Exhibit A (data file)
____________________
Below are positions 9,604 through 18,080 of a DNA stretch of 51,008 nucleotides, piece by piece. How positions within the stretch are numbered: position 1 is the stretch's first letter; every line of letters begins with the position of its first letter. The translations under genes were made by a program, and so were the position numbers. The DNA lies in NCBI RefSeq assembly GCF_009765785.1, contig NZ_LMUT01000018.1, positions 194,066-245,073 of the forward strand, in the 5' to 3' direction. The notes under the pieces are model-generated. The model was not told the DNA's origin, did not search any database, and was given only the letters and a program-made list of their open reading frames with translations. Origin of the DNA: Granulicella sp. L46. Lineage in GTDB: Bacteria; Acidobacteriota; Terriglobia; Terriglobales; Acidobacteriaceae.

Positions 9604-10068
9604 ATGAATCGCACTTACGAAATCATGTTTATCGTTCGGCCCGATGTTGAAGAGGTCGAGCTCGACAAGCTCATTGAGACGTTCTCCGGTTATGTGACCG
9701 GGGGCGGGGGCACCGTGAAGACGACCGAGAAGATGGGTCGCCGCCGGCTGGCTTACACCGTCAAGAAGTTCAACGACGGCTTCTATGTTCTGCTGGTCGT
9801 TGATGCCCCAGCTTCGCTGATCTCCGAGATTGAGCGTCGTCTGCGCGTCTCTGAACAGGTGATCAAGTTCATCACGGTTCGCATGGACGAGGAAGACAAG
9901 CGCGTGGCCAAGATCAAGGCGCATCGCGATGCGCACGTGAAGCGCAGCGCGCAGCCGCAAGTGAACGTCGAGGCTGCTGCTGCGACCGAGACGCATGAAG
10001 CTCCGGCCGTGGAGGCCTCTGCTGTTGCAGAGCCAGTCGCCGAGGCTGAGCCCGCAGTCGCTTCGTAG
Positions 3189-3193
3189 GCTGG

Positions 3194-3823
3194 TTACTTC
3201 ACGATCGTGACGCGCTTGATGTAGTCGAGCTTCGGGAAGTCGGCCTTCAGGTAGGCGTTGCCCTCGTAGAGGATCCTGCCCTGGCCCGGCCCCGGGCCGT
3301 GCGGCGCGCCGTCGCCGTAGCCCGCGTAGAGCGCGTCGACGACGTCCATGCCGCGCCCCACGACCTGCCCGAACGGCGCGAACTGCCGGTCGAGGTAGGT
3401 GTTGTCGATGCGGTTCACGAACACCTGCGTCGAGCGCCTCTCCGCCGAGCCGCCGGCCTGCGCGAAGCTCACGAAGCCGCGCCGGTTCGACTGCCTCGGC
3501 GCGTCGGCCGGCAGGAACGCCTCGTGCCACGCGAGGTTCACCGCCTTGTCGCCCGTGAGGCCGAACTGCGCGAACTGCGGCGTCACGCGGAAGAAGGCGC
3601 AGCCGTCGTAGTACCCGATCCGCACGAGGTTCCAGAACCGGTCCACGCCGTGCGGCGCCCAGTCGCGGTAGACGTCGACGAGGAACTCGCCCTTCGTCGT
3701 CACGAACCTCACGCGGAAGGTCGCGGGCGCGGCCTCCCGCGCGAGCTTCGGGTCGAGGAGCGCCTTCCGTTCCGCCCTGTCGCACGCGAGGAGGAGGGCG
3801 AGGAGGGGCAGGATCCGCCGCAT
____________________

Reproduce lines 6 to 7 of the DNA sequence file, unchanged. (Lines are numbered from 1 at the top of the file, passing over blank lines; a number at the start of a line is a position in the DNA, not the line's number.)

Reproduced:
9901 CGCGTGGCCAAGATCAAGGCGCATCGCGATGCGCACGTGAAGCGCAGCGCGCAGCCGCAAGTGAACGTCGAGGCTGCTGCTGCGACCGAGACGCATGAAG
10001 CTCCGGCCGTGGAGGCCTCTGCTGTTGCAGAGCCAGTCGCCGAGGCTGAGCCCGCAGTCGCTTCGTAG